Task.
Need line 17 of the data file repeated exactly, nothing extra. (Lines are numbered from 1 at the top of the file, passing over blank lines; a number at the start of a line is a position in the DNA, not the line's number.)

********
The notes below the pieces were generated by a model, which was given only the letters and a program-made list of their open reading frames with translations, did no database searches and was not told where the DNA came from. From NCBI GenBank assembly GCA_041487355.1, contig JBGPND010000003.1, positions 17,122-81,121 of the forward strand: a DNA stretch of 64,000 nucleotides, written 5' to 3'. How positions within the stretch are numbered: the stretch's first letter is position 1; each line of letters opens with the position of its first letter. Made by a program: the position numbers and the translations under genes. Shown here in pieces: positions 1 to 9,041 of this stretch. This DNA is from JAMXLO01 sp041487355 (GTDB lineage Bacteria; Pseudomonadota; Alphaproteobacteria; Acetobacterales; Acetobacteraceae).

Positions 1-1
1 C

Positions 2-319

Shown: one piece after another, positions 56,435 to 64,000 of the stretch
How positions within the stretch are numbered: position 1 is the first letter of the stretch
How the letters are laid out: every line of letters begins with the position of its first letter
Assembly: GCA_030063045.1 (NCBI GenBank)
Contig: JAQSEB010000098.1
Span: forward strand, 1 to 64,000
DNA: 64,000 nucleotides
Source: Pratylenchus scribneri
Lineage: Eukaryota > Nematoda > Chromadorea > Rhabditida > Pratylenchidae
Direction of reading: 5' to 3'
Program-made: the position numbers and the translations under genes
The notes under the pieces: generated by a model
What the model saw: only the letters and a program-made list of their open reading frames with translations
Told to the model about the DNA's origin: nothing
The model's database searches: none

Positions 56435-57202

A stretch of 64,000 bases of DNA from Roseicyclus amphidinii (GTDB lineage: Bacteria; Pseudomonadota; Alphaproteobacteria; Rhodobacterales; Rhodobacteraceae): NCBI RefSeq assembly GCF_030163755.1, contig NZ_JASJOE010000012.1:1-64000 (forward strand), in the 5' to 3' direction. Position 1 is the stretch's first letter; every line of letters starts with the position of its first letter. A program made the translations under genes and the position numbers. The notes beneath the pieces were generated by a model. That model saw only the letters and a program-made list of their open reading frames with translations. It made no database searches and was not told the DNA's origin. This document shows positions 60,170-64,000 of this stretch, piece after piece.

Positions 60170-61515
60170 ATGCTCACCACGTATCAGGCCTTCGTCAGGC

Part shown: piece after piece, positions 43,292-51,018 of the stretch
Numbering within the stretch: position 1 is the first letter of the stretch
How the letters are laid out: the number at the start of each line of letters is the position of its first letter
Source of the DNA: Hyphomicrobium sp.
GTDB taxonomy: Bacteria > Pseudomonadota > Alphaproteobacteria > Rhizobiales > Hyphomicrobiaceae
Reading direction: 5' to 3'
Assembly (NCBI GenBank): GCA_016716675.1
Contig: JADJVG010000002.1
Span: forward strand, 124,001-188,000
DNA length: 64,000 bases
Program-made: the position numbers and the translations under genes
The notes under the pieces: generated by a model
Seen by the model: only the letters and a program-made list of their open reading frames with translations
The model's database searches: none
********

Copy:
What the model saw: only the letters and a program-made list of their open reading frames with translations